1. Caspian Tiger: The Caspian tiger also known as the Persian tiger, Turanian tiger, Mazandaran tiger or Hyrcanian tiger was the westernmost population of Siberian tiger, found in Iran, Iraq, Afghanistan, Turkey, Mongolia, Kazakhstan, Caucasus, Tajikistan, Turkmenistan, and Uzbekistan until it apparently became extinct in the late 1950s, though there have been several alleged sightings of the tiger. The Caspian tiger's body was generally less massive than that of its Far Eastern cousins, and its average size slightly less. Male tigers exceeded 200 cm in length, though an estimated body length of 270 cm was recorded. Females were smaller in size, normally ranging between 160-180 cm. The maximum known weight was 240 kg.
2. Aurochs: The aurochs or urus , the ancestor of domestic cattle, was a type of huge wild cattle which inhabited Europe, Asia and North Africa, but is now extinct; it survived in Europe until 1627. The aurochs was far larger than most modern domestic cattle with a shoulder height of 2 metres (6.6 ft) and weighing 1,000 kilograms (2,200 lb). Domestication occurred in several parts of the world at roughly the same time, about 8,000 years ago. It was regarded as a challenging quarry animal, contributing to its extinction. The last recorded live aurochs, a female, died in 1627 in the Jaktorów Forest, Poland and its skull is now the property of Livrustkammaren in Stockholm.
3. Great Auk: The Great Auk is a bird that became extinct in the mid-19th century. It was the only species in the genus Pinguinus - a group of birds that included several flightless giant auks from the Atlantic Ocean region - to survive until modern times. The Great Auk was also known as a garefowl (from the Old Norse geirfugl, meaning "spear-bird", referring to the shape of its beak) and penguin before the birds known by that name today were so called. The Great Auk was found very extensively on islands off eastern Canada, Greenland, Iceland, Norway, Ireland, and Great Britain before being hunted to extinction. Remains found in Florida suggest that, at least occasionally, the Great Auk ventured that far south in winter as recently as the 14th century. Standing about 75 to 85 centimetres (30 to 33 in) tall and weighing around 5 kilograms (11 lb), the flightless Great Auk was both the largest of the auks and the largest member of the order Charadriiformes.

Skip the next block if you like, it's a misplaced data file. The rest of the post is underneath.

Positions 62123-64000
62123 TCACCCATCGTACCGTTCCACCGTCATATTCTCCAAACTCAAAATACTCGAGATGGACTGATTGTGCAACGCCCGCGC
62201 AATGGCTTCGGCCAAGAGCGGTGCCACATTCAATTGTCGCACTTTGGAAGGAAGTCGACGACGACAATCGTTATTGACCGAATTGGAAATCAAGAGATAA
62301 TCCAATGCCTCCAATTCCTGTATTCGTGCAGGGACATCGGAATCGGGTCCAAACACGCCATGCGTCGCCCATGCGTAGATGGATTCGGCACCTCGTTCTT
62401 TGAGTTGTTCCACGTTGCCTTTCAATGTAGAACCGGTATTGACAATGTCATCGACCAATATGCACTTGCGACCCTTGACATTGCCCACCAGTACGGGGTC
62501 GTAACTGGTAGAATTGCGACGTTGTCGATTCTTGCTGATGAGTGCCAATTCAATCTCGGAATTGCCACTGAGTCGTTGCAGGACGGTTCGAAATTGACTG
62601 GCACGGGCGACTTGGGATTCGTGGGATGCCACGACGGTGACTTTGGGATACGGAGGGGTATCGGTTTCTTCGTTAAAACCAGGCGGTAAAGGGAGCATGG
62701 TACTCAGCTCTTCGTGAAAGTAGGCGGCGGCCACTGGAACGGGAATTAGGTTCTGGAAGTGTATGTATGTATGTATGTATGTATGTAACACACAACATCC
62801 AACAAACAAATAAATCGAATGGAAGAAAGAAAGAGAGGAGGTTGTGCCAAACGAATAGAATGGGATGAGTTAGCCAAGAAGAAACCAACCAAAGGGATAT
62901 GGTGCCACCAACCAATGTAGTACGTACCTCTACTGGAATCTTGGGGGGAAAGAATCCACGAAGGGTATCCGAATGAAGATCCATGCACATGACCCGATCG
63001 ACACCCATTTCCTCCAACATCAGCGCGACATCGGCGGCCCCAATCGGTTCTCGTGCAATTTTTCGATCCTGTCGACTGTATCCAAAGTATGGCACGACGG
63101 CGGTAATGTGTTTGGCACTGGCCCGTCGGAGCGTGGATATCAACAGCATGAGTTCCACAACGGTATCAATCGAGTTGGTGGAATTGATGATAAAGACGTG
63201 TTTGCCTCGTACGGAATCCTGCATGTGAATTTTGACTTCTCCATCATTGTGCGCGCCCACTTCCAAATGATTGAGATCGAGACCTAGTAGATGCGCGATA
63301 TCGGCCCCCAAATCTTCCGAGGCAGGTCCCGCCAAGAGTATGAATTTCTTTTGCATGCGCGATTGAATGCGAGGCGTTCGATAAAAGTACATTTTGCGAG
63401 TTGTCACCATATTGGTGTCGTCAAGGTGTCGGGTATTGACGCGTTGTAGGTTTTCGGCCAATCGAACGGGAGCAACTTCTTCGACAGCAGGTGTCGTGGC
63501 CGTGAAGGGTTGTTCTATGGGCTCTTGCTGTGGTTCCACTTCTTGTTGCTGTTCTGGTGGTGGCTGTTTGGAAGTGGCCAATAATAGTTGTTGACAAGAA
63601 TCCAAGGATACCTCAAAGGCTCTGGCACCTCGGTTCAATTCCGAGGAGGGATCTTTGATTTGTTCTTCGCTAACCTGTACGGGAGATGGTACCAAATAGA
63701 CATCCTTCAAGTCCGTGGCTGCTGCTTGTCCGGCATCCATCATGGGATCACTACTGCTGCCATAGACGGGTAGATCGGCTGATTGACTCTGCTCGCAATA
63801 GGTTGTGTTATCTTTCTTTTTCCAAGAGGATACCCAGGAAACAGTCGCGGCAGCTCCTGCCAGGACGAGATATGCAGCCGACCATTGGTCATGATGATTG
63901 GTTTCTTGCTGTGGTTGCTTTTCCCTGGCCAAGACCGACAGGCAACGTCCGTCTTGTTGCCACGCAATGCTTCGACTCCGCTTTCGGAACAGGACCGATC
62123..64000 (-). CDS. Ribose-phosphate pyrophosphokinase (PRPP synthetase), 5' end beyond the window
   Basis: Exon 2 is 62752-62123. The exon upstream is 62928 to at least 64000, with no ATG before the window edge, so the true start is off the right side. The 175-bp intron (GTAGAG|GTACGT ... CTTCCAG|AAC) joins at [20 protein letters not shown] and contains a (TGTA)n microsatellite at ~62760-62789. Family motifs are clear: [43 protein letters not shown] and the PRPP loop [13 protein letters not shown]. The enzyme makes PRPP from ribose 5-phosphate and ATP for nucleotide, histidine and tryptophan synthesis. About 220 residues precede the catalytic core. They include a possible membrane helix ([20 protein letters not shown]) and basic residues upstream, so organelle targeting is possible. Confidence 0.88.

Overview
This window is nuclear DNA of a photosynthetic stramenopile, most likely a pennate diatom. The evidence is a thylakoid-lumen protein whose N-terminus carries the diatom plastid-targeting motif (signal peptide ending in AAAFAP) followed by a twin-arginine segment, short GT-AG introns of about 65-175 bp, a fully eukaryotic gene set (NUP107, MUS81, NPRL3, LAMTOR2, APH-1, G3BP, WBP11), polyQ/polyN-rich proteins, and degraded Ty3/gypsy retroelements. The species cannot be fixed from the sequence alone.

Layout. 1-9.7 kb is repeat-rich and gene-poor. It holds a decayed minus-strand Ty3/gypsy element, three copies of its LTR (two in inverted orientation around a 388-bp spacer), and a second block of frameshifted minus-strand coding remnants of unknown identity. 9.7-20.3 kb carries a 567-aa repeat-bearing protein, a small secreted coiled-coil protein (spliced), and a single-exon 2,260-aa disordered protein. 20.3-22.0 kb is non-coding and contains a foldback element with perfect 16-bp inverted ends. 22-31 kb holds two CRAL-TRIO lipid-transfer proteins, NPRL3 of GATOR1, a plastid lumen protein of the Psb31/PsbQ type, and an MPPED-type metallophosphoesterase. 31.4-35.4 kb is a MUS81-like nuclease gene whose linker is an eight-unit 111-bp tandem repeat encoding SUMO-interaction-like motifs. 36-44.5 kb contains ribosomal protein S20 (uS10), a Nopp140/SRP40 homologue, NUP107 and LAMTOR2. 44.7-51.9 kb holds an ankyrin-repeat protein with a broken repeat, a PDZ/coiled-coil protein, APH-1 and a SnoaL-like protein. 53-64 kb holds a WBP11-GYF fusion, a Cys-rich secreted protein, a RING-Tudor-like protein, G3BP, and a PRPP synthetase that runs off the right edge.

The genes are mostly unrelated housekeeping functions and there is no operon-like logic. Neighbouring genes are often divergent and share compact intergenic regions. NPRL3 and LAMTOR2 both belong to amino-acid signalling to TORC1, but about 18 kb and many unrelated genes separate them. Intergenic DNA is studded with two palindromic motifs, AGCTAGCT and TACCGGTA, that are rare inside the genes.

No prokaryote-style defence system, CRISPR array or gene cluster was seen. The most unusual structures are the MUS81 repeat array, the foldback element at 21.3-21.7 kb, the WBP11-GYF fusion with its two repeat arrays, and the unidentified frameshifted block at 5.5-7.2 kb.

4. Cave Lion: This subspecies was one of the largest lions. An adult male, which was found in 1985 near Siegsdorf (Germany), had a shoulder height of around 1.2 m (4 ft) and a body length of 2.1 m (7 ft) without tail. This is similar to the size of a very large modern lion. The size of this male has been exceeded by other specimens of this subspecies. Therefore this cat may have been around 5-10% bigger than modern lions, but it didn't reach the measures of the earlier cave lion subspecies Panthera leo fossilis or those of the huge American lion (Panthera leo atrox). The cave lion is known from Paleolithic cave paintings, ivory carvings, and clay figurines. These representations indicate that cave lions had rounded, protruding ears, tufted tails, possibly faint tiger-like stripes, and that at least some had a "ruff" or primitive mane around their neck, indicating males.
5. Dodo: The dodo was a flightless bird endemic to the Indian Ocean island of Mauritius. Related to pigeons and doves, it stood about a meter (3 feet) tall, weighing about 20 kilograms (44 lb), living on fruit and nesting on the ground. The dodo has been extinct since the mid-to-late 17th century. It is commonly used as the archetype of an extinct species because its extinction occurred during recorded human history, and was directly attributable to human activity.